I was quoting the statistics, I wasn't pretenting to be a statisitcian

From ChanceWiki
Revision as of 18:35, 16 July 2005 by Jls (talk | contribs)
Jump to navigation Jump to search

In defence of Roy Meadow
Lancet, Vol 366, July 2,2005
Richard Horton (editor of Lancet)

Beyound reasonable doubt
Plus Magazine, 2002
Helen Joyce

Muliple sudden infant deaths--coincidence or beyound coincidence
Paediatric and Perinatal Epidemiology 2004, 18, 320-326
Roy Hill

Sir Roy Meadow is a pediatrician who is well known for his research in child abuse. In 1999 two of Sally Clark's baby boys died. The first death was recordered as a natural cot death.

A cot death is also called Sudden Infant Death Syndrome Death (sids). But after her second baby boy died she was tried and convicted of murdering both of her children and given a lifetime sentance.

Roy Meadow testified in her trial and stated that chance of two natural cot deaths was 1 in 73 million suggesting that two natural cot deaths was beyond belief. This estimate came from a study called the "Confidential Inquiry for Stillbirths and Deaths in Infancy" (CESDI). The study gave detailed information about the deaths of all babies in five regions of England between 1993 and 1996. The report of the study estimated that the chance of a cot death was 1 in 1,303. But if the child was from an afluint non-smoking family with the mother aged over 26, then the chance decreased to 1 in 8,543) Since Sally Clark was in the this group, Meadow assume the chance of the first child was a cot death was 1/8,543 and squaring this he obtained the 1 in 73 million estimate for the chance of two cot deaths.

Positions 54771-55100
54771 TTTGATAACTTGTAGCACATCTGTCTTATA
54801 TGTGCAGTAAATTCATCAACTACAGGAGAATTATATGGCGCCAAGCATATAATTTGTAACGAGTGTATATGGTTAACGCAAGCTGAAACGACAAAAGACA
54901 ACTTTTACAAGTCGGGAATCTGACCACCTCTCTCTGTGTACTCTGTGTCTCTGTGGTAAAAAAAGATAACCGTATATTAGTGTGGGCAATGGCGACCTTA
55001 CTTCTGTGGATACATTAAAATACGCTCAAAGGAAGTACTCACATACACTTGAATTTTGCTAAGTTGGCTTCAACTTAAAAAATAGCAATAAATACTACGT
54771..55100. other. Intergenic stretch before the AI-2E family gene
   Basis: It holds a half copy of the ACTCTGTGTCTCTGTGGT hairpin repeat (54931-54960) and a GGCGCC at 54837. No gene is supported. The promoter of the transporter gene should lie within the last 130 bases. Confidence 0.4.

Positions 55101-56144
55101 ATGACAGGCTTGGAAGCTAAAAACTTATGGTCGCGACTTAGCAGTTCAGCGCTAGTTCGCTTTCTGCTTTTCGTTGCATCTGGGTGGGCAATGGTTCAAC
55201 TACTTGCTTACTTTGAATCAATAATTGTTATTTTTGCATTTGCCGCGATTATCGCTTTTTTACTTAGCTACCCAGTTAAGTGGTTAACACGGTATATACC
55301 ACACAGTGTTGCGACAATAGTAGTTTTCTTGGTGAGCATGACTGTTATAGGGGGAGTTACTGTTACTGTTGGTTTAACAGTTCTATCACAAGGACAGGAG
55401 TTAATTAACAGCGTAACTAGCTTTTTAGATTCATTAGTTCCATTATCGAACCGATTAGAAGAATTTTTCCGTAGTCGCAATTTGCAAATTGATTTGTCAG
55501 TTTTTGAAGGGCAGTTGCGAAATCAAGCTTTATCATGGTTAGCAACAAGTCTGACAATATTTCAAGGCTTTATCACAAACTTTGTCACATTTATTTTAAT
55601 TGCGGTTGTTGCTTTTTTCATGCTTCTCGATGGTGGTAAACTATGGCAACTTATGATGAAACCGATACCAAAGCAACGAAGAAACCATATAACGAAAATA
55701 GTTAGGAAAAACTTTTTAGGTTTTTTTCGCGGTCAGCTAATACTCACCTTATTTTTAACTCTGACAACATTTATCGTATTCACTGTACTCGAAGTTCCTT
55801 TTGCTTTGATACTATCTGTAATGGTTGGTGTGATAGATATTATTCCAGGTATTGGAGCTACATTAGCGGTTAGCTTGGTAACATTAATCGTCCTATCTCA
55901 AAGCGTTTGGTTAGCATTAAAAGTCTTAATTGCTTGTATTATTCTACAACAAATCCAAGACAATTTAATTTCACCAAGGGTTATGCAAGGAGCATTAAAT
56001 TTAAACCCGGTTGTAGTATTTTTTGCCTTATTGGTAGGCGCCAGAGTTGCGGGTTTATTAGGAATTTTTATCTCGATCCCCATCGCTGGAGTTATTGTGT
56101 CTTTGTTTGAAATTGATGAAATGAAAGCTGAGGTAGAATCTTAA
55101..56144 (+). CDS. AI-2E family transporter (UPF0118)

Of cource, soon after the trial it was pointed out that this multiplication assumed independence of the two events which surely would not be the case. In fact Enviornment, biological and genetic factors would suggest a lower probability for the second child. Then it was pointed out that this was a classic case of the Prosecurers Paradox which in the case of DNA fingerprinting has been officially recognized by the courts in England.

To be continued